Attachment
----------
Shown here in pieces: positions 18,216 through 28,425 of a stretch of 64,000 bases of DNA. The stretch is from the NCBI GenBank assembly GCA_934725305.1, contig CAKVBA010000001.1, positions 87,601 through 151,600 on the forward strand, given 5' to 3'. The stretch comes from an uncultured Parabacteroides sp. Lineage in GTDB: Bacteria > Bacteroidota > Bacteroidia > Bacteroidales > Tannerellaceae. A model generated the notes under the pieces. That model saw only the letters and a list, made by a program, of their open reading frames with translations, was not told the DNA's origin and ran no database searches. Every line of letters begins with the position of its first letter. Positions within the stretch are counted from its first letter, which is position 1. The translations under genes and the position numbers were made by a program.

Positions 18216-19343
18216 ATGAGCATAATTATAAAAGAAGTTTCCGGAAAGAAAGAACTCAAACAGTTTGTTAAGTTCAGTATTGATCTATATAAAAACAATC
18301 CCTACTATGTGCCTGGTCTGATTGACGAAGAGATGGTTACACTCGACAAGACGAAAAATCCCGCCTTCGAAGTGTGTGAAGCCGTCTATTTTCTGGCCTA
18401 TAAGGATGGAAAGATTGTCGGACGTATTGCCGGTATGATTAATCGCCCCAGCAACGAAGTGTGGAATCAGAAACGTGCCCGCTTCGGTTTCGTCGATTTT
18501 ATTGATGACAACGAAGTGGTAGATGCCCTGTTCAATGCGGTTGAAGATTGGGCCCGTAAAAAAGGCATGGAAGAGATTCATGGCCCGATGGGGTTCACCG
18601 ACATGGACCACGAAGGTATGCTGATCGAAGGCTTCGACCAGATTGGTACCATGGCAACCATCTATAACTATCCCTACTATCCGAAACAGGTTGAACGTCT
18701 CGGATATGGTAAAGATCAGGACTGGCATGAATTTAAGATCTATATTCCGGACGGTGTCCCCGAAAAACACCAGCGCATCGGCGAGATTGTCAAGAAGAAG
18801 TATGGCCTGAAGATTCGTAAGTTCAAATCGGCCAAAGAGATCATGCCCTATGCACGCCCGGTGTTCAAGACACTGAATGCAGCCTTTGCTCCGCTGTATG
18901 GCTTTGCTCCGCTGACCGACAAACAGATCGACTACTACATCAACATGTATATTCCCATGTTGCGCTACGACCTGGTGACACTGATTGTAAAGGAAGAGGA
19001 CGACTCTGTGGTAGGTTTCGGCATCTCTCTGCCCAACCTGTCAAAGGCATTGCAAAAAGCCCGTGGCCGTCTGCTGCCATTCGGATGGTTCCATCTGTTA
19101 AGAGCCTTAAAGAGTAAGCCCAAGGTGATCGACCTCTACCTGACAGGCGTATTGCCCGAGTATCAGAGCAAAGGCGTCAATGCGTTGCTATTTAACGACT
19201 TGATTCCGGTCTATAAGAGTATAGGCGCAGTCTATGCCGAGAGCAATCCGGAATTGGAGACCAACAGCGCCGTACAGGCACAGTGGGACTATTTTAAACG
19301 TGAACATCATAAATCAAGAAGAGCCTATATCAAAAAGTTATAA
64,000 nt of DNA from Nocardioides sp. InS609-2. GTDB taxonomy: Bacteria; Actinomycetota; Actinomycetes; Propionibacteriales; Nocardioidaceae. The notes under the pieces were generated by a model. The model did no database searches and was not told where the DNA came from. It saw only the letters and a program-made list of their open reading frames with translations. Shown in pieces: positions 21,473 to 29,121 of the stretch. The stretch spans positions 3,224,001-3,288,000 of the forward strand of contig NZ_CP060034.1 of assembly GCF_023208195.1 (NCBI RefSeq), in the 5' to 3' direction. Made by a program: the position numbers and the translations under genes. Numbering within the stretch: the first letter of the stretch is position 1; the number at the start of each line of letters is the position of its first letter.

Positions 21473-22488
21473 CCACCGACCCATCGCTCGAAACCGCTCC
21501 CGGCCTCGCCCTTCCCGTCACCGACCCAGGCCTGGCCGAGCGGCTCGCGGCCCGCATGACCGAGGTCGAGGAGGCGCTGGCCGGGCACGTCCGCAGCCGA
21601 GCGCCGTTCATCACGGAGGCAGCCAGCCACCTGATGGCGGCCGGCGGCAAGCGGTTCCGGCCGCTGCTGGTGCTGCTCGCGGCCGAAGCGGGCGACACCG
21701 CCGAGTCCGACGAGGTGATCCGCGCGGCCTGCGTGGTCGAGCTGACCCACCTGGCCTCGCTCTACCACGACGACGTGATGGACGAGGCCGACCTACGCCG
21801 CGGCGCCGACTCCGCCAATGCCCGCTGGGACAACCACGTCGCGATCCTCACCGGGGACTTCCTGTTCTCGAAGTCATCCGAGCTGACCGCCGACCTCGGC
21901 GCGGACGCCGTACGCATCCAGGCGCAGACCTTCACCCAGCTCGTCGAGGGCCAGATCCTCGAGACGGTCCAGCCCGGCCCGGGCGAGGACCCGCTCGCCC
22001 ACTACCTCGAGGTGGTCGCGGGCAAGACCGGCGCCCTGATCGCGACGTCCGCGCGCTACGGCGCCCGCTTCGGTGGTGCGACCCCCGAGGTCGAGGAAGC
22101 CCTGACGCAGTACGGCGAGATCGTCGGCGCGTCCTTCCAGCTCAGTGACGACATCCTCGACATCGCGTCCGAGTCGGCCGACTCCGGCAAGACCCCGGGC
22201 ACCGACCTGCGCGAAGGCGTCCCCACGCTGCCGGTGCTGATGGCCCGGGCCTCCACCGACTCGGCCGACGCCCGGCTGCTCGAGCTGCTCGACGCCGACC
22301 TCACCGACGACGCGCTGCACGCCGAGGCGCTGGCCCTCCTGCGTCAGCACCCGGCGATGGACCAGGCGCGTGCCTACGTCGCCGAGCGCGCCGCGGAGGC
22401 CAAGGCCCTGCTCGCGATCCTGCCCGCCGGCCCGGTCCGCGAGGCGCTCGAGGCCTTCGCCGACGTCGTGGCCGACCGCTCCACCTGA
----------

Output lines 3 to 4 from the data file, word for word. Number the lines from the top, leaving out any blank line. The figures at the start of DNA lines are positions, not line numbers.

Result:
18216 ATGAGCATAATTATAAAAGAAGTTTCCGGAAAGAAAGAACTCAAACAGTTTGTTAAGTTCAGTATTGATCTATATAAAAACAATC
18301 CCTACTATGTGCCTGGTCTGATTGACGAAGAGATGGTTACACTCGACAAGACGAAAAATCCCGCCTTCGAAGTGTGTGAAGCCGTCTATTTTCTGGCCTA